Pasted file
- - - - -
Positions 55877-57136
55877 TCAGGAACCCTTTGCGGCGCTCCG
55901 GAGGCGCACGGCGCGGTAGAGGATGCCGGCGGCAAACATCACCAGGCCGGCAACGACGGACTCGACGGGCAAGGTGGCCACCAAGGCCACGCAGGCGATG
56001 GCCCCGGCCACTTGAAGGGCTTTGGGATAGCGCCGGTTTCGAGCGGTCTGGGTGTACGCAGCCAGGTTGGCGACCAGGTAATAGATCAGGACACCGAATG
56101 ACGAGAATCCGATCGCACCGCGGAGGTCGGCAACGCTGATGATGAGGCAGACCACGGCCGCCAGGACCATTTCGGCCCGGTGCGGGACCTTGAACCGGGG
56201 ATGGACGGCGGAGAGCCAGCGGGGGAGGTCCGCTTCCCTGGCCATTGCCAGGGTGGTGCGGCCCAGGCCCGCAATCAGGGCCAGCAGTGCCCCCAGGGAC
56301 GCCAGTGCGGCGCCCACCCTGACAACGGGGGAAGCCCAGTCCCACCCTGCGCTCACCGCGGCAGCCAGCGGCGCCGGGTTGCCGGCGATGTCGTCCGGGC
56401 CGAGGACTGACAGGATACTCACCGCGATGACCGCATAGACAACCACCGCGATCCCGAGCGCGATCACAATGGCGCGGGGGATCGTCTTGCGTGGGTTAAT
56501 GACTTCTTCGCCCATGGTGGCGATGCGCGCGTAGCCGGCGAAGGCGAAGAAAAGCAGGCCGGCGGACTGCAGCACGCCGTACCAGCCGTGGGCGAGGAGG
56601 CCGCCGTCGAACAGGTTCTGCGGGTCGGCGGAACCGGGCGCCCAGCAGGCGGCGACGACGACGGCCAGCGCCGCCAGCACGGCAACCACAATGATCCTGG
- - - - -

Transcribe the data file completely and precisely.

Positions 55877-57136
55877 TCAGGAACCCTTTGCGGCGCTCCG
55901 GAGGCGCACGGCGCGGTAGAGGATGCCGGCGGCAAACATCACCAGGCCGGCAACGACGGACTCGACGGGCAAGGTGGCCACCAAGGCCACGCAGGCGATG
56001 GCCCCGGCCACTTGAAGGGCTTTGGGATAGCGCCGGTTTCGAGCGGTCTGGGTGTACGCAGCCAGGTTGGCGACCAGGTAATAGATCAGGACACCGAATG
56101 ACGAGAATCCGATCGCACCGCGGAGGTCGGCAACGCTGATGATGAGGCAGACCACGGCCGCCAGGACCATTTCGGCCCGGTGCGGGACCTTGAACCGGGG
56201 ATGGACGGCGGAGAGCCAGCGGGGGAGGTCCGCTTCCCTGGCCATTGCCAGGGTGGTGCGGCCCAGGCCCGCAATCAGGGCCAGCAGTGCCCCCAGGGAC
56301 GCCAGTGCGGCGCCCACCCTGACAACGGGGGAAGCCCAGTCCCACCCTGCGCTCACCGCGGCAGCCAGCGGCGCCGGGTTGCCGGCGATGTCGTCCGGGC
56401 CGAGGACTGACAGGATACTCACCGCGATGACCGCATAGACAACCACCGCGATCCCGAGCGCGATCACAATGGCGCGGGGGATCGTCTTGCGTGGGTTAAT
56501 GACTTCTTCGCCCATGGTGGCGATGCGCGCGTAGCCGGCGAAGGCGAAGAAAAGCAGGCCGGCGGACTGCAGCACGCCGTACCAGCCGTGGGCGAGGAGG
56601 CCGCCGTCGAACAGGTTCTGCGGGTCGGCGGAACCGGGCGCCCAGCAGGCGGCGACGACGACGGCCAGCGCCGCCAGCACGGCAACCACAATGATCCTGG